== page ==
Prometheus (PCD 160)
Release Date: 2005
Conducted by Jerry Goldsmith
The National Philharmonic Orchestra
|1.||Ransom - Main Theme||2:43|
|7.||Course of Action||3:01|
|8.||Just Sit Tight||2:41|
|9.||No Alternative (Reprise)||2:26|
|11.||Ransom - End Credits (Main Theme Reprise)||2:38|
|Total Album Time:||33:56|
|by Andrew Granade
on March 28th, 2006
Have you noticed that since Jerry Goldsmith's death almost two years ago, we seem to be living in a golden age of Goldsmith recordings? Many of the composer's scores that were available only on badly mixed releases (or not at all on CD) have been re-mastered and re-released. It seems like only yesterday we were bemoaning how many of his great scores were forgotten, languishing in oblivion. Today, we have various retrospectives popping up and almost too many releases to count.
Unfortunately, this headlong rush to make all Goldsmith available again means that an occasional bad score is going to come out. Ransom, while not a horrible score, is certainly not up to the level of The Omen, which was released in the same year. The movie itself is partly to blame, as Ransom is not one of Sean Connery's better roles. With its tale of a hijacked plane and one man's mission to save it, it is unlikely that the movie would even be made today (the movie's alternate title is The Terrorists). But the score is not even up to the level of Hollow Man, where Goldsmith took an equally questionable movie and crafted an interesting score.
To be fair, Goldsmith's score is one of the movie's highlights and Prometheus's release is a significant improvement over the old 1991 CD. The sound is clean and crisp and has a good amount of depth, although it still comes across as a fairly cold sound. But what of the music, you might ask? That is actually where my main complaint rests; there just isn't much music to this score. The CD opens with the "Main Title," and for the first half minute, we hear a slowly unwinding melody in the brass over steady, quarter-note pulses in the percussion. Fairly standard for an action score. But then, Goldsmith makes a sharp left turn and we get a beautiful, tender melody in the oboe over pizzicato strings. It is a gorgeous piece of scoring, but is strangely out of place in an action movie. By the time the melody moves into the strings, we are in the lush landscape of an epic romance.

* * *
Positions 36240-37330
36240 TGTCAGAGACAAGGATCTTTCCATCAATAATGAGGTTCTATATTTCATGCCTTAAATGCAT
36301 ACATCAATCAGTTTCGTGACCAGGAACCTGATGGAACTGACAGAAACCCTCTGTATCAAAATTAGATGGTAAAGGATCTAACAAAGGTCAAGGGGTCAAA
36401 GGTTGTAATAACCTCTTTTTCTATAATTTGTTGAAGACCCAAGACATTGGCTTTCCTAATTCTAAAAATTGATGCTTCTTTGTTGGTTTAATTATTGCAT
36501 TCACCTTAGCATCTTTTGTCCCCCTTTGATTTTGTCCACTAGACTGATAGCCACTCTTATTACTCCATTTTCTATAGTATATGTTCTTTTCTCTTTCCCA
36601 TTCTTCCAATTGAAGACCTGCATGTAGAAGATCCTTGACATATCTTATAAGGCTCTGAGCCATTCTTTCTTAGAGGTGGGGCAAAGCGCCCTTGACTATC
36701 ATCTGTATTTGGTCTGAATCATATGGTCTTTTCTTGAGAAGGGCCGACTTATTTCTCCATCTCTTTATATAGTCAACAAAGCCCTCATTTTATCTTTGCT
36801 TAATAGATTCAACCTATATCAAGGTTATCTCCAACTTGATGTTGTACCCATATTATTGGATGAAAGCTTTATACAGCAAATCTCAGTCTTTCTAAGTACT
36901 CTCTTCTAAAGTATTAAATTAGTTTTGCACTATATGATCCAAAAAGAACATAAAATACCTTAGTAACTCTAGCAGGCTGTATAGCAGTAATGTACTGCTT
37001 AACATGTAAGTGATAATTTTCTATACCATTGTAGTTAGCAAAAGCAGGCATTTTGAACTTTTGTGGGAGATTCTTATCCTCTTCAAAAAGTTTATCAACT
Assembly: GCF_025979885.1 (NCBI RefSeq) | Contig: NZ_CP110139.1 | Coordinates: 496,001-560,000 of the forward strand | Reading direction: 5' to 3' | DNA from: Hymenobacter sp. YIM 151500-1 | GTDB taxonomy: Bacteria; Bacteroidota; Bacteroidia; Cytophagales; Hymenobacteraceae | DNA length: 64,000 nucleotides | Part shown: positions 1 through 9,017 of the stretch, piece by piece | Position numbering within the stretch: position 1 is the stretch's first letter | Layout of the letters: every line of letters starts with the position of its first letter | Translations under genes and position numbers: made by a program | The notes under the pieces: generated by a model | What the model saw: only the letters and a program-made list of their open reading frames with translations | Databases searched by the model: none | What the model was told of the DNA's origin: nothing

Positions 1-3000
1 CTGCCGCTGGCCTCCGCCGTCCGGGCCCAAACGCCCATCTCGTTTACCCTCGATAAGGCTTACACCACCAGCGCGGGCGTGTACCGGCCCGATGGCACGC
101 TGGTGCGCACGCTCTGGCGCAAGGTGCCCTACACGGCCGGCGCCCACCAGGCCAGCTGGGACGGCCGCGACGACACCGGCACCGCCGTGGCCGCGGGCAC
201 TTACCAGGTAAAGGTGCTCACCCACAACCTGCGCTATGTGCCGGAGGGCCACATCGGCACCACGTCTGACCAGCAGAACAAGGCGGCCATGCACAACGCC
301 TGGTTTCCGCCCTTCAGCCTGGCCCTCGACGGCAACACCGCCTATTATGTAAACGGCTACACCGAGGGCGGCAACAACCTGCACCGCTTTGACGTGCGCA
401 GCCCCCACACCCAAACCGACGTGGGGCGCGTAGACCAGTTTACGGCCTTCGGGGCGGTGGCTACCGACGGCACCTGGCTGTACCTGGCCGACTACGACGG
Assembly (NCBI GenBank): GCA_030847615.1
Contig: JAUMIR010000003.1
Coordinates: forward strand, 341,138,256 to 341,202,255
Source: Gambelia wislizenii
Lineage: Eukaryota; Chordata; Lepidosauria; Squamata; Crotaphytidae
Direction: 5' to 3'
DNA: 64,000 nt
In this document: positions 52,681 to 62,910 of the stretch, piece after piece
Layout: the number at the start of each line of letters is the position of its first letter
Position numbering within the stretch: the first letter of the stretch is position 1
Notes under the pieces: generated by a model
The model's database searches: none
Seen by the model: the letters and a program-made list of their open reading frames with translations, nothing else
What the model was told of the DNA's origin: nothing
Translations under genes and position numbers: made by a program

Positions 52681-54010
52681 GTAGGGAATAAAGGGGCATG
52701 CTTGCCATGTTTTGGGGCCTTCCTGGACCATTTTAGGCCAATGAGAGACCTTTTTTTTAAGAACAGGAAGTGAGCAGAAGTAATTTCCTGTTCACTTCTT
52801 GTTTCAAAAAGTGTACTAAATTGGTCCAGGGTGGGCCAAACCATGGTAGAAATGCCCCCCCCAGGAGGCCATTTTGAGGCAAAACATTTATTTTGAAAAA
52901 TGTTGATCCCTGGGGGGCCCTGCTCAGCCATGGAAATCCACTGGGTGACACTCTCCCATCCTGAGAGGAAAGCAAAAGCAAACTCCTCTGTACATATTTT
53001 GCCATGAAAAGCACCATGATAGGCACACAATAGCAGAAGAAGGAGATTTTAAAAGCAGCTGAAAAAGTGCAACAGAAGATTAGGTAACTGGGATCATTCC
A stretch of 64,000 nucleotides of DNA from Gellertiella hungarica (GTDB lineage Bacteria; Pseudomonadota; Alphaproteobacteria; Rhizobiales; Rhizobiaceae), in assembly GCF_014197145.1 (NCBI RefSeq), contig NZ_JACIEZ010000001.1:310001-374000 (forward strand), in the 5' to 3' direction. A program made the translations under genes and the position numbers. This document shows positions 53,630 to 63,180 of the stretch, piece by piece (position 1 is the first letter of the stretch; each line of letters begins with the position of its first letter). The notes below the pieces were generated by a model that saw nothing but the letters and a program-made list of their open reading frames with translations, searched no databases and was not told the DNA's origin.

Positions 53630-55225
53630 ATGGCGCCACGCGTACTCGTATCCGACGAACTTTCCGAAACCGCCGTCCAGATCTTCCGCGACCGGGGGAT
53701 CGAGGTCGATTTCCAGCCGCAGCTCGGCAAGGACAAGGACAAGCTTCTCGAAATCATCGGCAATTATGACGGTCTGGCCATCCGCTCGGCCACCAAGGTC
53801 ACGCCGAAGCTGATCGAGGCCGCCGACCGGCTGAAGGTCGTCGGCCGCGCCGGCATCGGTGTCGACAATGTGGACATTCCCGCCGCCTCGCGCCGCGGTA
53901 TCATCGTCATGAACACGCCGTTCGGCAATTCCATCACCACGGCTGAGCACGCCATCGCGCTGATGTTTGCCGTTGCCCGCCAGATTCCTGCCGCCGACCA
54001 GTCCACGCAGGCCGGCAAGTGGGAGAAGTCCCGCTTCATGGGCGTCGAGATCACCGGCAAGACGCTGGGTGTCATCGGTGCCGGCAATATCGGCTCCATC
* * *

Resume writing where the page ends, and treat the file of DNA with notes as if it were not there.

Things aren't clarified in the second cue, "Standard Issue," which with its trap set, flugelhorn, and electric piano sounds like 1960s lounge music. It isn't until "Queen's Messenger" that we get a real action cue, full of brass and percussion hits. But this is just a teaser for the best cue of the score, "Sky Chaser." In this cue, Goldsmith lets us know what he was thinking by creating a lush, romantic main theme – by delaying the action, he injected another level of tension to the thriller by thwarting our expectations. "Sky Chaser" opens frenetically, but just a few moments into it the main theme enters, but it has been transformed by a new setting. The melody is still as tender and lush as ever, but he puts it over a relentless ostinato that gives it momentum. The theme returns time and again throughout the cue, but always in a new setting, now over brass and percussion hits, then transformed by its placement in the brass. In between these recurrences, Goldsmith backs off with quietly pulsing piano or strings, always ratcheting up the tension before the next explosion of the main theme. "Sky Chaser" shows Goldsmith's penchant for long-range planning of his scores, a penchant that pays large dividends for his audience.
Unfortunately, after this planning and forethought, most of the rest of the score is a simple rehashing of earlier cues. "No Alternative," "No Alternative (Reprise)," and the "End Credits" are nothing more than restatements of the main theme. "Just Sit Tight" is a restatement of "Queen's Messenger" so close to the original cue that the timings are exactly the same. After the excitement "Sky Chaser" generates, the rest of the score falls short.
Still, Goldsmith does provide two interesting themes and a small course in how to construct an interesting main theme for a standard issue thriller. It's just too bad he didn't have a better movie to work with.
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